Stebbins Touts the Campaign to Fix the Debt
In a recent op-ed in the Miami Herald, World Fuel Services Corporation chairman Paul Stebbins touted his membership in the Campaign to Fix the Debt. First, he details the challenge the country faces with regards to its fiscal issues and why they are problematic.
For decades, our national debt has stayed roughly steady at less than 40 percent of our economy — about twice the revenue we raise each year. Yet due to the economic crisis, irresponsible policy changes, growing healthcare costs, and an aging population that’s all changing. Our debt currently stands not at 40 percent but 70 percent; and it’s on track to exceed 100 percent next decade, 200 percent by the 2040s, and ever-increasing heights after that.
These crippling levels of debt would drive up interest rates on loans, reduce our standard of living, and ultimately risk a fiscal crisis down the road. The debt is a cancer eating at the heart of American prosperity. But it doesn’t have to be that way. As William Jennings Bryan once said, “Destiny is not a matter of chance, it is a matter of choice. It is not a thing to be waited for, it is a thing to be achieved.”
He then goes on to describe the task the Campaign is trying to accomplish.
In today’s highly polarized political climate we trivialize issues at a time when we should be restoring civil discourse to our political process. The need to act is urgent and transcends partisanship. It is a matter of citizenship.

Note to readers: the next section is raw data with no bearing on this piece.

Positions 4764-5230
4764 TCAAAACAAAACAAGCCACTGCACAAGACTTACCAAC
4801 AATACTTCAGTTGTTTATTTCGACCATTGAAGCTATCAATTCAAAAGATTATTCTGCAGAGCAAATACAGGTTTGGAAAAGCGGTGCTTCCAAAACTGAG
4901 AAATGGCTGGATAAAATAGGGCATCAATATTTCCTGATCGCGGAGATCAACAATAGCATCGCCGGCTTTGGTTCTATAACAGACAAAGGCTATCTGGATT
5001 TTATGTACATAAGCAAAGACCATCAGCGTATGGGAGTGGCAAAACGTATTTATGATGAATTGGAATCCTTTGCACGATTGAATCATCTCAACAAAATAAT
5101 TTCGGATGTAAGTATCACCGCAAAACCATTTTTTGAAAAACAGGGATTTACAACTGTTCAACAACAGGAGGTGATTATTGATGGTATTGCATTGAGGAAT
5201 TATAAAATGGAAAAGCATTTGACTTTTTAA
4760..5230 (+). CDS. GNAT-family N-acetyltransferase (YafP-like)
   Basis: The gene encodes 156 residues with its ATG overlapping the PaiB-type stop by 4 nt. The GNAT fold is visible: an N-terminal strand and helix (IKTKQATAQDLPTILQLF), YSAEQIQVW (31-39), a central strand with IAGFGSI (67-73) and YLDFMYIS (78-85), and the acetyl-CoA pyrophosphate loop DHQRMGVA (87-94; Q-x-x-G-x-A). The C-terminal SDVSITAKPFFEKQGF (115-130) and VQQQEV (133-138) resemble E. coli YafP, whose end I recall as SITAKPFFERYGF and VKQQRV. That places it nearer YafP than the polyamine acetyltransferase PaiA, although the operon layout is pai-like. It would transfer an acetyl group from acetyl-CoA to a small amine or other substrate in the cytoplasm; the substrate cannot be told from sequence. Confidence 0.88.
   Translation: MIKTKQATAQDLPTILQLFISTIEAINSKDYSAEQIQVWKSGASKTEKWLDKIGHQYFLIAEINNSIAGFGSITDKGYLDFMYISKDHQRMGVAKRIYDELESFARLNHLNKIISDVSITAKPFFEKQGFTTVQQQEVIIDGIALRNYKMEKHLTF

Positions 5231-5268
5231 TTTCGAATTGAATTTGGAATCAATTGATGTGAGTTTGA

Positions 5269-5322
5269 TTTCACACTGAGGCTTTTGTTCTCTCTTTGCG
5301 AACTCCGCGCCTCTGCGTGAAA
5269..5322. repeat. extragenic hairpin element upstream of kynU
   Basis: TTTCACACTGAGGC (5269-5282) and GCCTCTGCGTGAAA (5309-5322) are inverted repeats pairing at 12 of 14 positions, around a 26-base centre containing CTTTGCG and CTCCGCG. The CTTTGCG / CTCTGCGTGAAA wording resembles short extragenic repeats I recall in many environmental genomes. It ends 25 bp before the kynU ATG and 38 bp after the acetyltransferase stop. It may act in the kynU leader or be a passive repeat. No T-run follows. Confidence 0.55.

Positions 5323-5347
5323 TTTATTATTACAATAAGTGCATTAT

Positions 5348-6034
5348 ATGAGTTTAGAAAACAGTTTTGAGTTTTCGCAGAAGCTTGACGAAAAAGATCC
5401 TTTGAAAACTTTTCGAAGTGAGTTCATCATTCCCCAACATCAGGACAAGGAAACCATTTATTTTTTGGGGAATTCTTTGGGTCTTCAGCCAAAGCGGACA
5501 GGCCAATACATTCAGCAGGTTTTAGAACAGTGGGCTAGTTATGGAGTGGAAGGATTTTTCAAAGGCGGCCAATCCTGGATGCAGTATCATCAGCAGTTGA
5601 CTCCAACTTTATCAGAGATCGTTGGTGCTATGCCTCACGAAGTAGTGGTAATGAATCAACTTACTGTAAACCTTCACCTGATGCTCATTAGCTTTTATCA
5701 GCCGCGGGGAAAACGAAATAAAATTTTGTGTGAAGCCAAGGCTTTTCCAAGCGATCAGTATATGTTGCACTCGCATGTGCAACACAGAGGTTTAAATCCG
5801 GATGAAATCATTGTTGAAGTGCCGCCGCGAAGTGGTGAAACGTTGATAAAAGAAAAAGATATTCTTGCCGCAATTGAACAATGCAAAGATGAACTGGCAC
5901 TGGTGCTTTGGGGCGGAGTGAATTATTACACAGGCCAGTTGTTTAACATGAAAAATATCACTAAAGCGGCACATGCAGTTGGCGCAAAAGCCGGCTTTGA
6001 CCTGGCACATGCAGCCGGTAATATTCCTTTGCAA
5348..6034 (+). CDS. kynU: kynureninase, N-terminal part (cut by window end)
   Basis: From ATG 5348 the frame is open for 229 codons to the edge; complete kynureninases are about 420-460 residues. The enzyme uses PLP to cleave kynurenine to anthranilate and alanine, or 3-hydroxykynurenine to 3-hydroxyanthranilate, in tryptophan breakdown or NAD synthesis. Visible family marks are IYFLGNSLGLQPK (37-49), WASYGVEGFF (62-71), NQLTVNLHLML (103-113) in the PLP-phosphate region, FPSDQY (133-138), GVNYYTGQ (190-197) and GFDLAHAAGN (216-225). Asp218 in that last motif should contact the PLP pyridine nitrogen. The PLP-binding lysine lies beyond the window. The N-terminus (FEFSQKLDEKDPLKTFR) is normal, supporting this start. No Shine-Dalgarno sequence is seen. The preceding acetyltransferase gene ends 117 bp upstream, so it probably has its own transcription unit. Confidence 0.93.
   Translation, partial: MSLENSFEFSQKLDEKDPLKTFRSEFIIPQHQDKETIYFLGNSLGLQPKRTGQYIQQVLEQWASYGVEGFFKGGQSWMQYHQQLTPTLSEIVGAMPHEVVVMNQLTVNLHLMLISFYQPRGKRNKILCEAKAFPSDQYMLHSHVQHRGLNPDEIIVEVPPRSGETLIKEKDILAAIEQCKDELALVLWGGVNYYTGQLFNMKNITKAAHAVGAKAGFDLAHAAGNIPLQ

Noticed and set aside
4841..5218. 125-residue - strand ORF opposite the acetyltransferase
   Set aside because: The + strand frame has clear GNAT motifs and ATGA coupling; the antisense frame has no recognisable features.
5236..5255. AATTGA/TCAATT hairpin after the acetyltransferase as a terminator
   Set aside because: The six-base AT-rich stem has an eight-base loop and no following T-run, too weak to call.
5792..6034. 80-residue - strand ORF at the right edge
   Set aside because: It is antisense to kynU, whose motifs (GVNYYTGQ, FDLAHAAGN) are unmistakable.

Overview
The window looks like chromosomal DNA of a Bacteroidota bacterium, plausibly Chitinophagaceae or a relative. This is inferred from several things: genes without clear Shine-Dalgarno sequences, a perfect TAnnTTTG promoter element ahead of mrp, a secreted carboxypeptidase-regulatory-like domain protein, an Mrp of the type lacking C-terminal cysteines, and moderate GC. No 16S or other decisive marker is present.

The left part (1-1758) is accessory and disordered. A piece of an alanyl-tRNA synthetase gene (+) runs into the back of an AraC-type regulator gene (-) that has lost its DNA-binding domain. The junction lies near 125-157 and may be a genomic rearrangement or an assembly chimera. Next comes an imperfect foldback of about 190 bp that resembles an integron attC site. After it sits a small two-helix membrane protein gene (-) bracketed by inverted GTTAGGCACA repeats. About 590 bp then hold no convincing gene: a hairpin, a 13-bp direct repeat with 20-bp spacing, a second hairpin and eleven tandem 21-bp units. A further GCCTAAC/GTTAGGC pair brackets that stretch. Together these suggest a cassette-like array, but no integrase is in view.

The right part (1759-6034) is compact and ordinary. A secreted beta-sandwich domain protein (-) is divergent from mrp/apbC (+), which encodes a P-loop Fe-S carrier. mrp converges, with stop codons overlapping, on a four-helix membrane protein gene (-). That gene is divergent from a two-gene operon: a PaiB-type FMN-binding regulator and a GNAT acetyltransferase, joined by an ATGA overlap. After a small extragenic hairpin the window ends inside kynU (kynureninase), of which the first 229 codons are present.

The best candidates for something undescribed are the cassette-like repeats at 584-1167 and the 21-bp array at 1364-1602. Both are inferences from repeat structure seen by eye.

That’s why I’ve decided to devote my time and energy to The Campaign to Fix the Debt. Joining with other CEOs, former elected officials, leading budget experts, and thousands of concerned citizens, we have come together from all sorts of different backgrounds around a common goal: to urge Congress and the president to enact a comprehensive plan to put the country’s debt on a stable and downward path as a share of the economy over the long term.
This unprecedented and nonpartisan coalition wants to make smart debt reduction a reality by July 4th of next year. If we fail to come together as a nation to address the challenge, abrupt and across-the-board spending cuts and tax rate increases are set to automatically go into effect. This so called “fiscal cliff” is no way to go about controlling deficits and debt — because these changes would force blunt and immediate changes rather than thoughtful and gradual ones.
Click here to read the full op-ed.